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    About Bird's Eye View

    • Hello…

      From global dialogues engaging thousands, to tete-a tetes, to everything in between, I’ve got the greatest gig in the world: I get paid to engage the world’s greatest business and thought leaders in conversation. Significant conversation. I do a lot of other stuff, too, but basically I’m obsessed with conversation.

      I’ve been asked to share my views on the power of conversation—especially as it’s exemplified in word of mouth marketing techniques. My preference is the gold standard of conversation” the kind of face to face, one-on-one dialogue that’s getting increasingly rare.

      If you think about it, face to face conversation is the new luxury.

      It’s so easy to “communicate” through technology-assisted means that some of us have trouble remembering the last truly fascinating, life-changing conversation we’ve had.

      So there’s something a bit weird about my writing a blog about the most memorable conversations I’ve had. But I’m doing it to stir your appetite for significant conversation. We’ll share some of the remarkable conversations I’ve been privileged to have with people all over the world. Some are extraordinary leaders in business and public life; others just ordinary folks with extraordinary things to say. And I’ll throw in some conversational tips along the way, as well as comments from other people on the subject of talk, conversation…even just plain gab.

      Whichever way you like it, I hope you’ll find inspiration here to go off and have a scintillating conversation of your own.

      I’ll give you recommendations for initiating meaningful conversation as well as for places and activities that are worth talking about. Let me know what you find especially provocative or fascinating or enlightening or all the above. And, of course, tell me if any of this is wrong-headed, stupid, arbitrary or, worst of all, boring.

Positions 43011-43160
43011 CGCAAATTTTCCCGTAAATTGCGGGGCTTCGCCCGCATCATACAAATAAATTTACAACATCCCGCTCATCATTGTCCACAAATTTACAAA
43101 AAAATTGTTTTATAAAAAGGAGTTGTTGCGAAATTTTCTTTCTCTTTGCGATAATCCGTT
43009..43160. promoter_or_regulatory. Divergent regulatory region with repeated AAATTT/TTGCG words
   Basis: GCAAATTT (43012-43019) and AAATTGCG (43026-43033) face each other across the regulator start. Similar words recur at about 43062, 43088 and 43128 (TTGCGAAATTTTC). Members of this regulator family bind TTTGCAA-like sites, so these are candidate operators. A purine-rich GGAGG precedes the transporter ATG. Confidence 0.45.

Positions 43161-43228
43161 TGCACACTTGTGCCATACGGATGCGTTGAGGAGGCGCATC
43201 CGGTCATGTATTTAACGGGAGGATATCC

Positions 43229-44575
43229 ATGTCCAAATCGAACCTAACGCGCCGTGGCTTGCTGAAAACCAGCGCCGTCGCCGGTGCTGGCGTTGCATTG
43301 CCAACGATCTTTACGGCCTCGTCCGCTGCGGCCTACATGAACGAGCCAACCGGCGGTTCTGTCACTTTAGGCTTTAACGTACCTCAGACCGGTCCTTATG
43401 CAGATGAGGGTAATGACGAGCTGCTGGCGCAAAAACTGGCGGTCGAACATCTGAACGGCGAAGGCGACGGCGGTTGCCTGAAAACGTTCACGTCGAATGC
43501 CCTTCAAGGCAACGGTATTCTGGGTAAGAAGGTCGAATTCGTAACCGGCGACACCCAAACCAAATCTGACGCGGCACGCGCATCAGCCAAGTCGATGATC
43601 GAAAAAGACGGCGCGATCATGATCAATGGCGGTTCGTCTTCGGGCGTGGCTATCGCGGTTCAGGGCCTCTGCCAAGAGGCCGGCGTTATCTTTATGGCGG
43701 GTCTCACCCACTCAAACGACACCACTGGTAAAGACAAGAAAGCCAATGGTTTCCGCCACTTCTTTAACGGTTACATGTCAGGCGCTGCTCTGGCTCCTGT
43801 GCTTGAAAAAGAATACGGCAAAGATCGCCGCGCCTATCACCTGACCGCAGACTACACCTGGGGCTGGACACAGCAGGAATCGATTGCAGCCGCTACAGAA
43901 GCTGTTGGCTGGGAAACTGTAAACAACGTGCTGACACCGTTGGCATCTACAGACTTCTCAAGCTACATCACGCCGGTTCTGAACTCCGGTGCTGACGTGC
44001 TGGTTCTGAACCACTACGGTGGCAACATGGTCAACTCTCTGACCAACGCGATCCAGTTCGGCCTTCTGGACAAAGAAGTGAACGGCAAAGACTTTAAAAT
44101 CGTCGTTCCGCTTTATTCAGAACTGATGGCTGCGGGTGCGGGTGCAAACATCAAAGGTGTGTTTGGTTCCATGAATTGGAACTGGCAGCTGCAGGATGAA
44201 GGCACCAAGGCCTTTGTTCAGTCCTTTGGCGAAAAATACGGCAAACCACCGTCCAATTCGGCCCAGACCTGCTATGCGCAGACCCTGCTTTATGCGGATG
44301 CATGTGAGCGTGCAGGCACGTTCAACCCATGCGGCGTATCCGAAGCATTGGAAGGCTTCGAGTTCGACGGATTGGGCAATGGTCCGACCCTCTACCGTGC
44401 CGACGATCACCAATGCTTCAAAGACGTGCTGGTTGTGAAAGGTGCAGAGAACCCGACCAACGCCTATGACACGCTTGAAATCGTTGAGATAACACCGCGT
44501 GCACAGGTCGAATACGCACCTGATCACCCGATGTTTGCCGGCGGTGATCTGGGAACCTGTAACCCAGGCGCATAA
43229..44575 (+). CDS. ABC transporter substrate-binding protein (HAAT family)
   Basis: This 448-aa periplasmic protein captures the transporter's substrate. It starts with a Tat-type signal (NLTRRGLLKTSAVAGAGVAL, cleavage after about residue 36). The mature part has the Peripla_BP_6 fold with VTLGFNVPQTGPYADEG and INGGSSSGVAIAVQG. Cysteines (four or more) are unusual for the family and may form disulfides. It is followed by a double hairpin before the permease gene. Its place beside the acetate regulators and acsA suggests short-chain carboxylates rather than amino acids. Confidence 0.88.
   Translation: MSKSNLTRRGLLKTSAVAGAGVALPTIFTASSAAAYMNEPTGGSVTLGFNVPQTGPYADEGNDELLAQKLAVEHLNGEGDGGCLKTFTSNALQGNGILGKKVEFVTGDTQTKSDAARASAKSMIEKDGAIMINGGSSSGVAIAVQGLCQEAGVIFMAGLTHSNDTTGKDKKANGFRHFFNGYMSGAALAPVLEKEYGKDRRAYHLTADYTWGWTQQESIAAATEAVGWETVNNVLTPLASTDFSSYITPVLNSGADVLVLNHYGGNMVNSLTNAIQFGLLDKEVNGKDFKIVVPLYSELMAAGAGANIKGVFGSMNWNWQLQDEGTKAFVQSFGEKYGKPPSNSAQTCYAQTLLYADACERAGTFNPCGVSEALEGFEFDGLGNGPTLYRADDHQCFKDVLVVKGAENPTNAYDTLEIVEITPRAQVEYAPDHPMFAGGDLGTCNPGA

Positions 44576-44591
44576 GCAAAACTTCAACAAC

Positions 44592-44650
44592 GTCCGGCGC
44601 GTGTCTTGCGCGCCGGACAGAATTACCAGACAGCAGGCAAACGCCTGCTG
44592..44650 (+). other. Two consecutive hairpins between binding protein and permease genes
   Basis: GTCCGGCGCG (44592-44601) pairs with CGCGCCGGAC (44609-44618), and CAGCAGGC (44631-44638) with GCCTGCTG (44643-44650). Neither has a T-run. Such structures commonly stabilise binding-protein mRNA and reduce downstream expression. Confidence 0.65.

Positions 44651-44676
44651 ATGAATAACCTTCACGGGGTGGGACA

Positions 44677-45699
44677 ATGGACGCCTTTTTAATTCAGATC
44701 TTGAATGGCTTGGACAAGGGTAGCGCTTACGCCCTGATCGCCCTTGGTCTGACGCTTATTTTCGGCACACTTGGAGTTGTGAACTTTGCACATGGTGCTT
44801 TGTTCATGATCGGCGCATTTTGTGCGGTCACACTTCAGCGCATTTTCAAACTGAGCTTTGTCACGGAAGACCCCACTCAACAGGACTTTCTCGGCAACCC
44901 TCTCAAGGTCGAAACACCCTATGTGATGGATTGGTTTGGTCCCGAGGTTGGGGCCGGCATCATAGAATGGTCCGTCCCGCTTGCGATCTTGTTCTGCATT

Age of Conversation

    « Do Today's Kids Need A New Book of Etiquette? | Main | Vocabulary is Still Relevant »

    June 29, 2007

    Comments

    Herman Najoli

    I like Dorrit's assessment that the web (at work) is primarily an informational source. However, breaks and lunches can be opportunities to use it as a social network. Jessica's random surfing seems profitable to the business. It all depends on the Corporate Culture. It seems that she can handle personal matters, check up on social and cultural affairs and engage in conversations that are totally unrelated to the business during work hours. I think that if it's fine with the leader of the organization, it's perfectly okay. What’s good for the goose is good for the gander. (Leader/Follower). A highly open attitude about computer use during the day may lead to exposure to new ideas and insights but again it should not affect measurable productivity on the job.

    Susan Bird

    Herman, you've summarized this well. I imagine that if I'm totally honest about it, there are abuses of this freedom among our team members. But all in all, the freedom to make choices about how one spends one's time at work appears to result in a sense of ownership on every individual's part that I value. What we need to do here, I know, is set tighter metrics around productivity to it's clear what's being accomplished and in what time frame.

    The comments to this entry are closed.

    About Susan W. Bird

    • Author of I is for Intercourse: The ABC's of Conversation, Susan Bird is the visionary behind Wf360, and a sought-after speaker around the world for her views on leadership, the strategic importance of conversation, entrepreneurship, and the role of women business leaders.

      Susan's provocative addresses are geared toward helping people and organizations use conversation strategically to achieve no less than the transformation of their businesses, their careers, and the world. Learn more about Susan

    Look Who's Talking

    • "It was impossible to get a conversation going, everybody was talking too much." - Yogi Berra

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